“What we are dealing with here is a big information deficit. What we are asking the Virginia House of Delegates to do is bring Virginia in line and help bring us further to being the country that most Americans think we already are,” said Eileen Davis, co-founder of Women Matter.
She noted that in the past, after the ERA resolution won approval from the Senate, the House has refused even to debate it.
“We deserved the dignity of debate for several reasons,” Davis said. “Because this is important. Because this is civil rights. Because this is economics. Because this is timely. Because women deserve it. Because men deserve it. Because people deserve it.”
CNS reporter Ashley Jordan contributed to this story.
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Text of SJ 216: Ratifying the Equal Rights Amendment to the United States Constitution
WHEREAS, a concurrent or joint resolution is a resolution adopted by both houses of a bicameral legislature, which does not require the signature of the chief executive; and a concurrent resolution is sufficient for a state’s ratification of an amendment to the United States Constitution; and
WHEREAS, the United States Congress adopted the 27th Amendment to the United States Constitution, the so-called Madison Amendment, relating to compensation of members of Congress; and
WHEREAS, the Madison Amendment was proposed by our first Congress and only recently ratified by three-fourths of the states, and the Archivist of the United States certified the 27th Amendment on May 18, 1992, or 203 years after it was first proposed; and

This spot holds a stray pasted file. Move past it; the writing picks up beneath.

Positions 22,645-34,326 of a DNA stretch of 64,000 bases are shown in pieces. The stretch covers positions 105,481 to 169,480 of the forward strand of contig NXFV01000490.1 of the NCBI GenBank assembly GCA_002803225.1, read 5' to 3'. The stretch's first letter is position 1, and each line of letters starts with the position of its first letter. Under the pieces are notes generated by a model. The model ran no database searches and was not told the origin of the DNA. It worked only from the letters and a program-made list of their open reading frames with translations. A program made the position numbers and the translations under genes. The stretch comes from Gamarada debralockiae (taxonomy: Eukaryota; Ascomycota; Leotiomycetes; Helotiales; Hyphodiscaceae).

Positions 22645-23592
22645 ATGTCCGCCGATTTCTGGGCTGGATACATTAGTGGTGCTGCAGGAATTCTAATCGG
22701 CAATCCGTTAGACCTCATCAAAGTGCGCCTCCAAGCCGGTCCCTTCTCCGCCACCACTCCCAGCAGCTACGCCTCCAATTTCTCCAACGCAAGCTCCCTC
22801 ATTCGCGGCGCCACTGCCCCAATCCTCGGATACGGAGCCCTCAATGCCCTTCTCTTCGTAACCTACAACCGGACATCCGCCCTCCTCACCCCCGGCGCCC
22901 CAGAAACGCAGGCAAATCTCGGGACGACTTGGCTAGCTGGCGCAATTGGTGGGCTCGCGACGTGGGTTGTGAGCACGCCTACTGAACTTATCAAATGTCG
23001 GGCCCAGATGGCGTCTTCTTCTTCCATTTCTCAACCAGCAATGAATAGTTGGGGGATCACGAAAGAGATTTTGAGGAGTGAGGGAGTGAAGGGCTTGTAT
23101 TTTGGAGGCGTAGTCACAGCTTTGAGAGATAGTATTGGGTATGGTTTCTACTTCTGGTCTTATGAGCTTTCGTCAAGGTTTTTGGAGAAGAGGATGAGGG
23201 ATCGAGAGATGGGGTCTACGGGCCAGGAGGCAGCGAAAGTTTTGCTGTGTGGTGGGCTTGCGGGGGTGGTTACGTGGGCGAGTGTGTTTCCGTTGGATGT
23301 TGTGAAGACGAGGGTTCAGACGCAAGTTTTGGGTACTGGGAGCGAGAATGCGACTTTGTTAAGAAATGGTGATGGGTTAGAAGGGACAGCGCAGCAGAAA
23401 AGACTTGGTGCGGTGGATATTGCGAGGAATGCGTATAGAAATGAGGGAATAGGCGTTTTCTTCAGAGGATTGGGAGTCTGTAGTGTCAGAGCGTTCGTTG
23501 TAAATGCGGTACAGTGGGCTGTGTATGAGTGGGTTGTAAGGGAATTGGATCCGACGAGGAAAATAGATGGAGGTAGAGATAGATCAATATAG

WHEREAS, the founders of our nation, James Madison included, did not favor further restrictions to Article V of the United States Constitution, the amending procedure; and
WHEREAS, the United States Constitution is harder to amend than any other constitution in history; and
WHEREAS, the restricting time limit for the Equal Rights Amendment ratification is in the resolving clause and is not a part of the amendment proposed by Congress and already ratified by 35 states; and
WHEREAS, constitutional equality for women and men continues to be a timely issue in the United States and worldwide, and a number of other nations have achieved constitutional equality for their women and men; and
WHEREAS, since Congress passed a time extension for the Equal Rights Amendment on October 20, 1978, Congress has demonstrated that a time limit in a resolving clause can be disregarded if it is not a part of the proposed amendment; and
WHEREAS, Congress is in a unique position to judge the tenor of the nation, to be aware of the political, social, and economic factors affecting the nation, and to be aware of the importance to the nation of the proposed amendment; and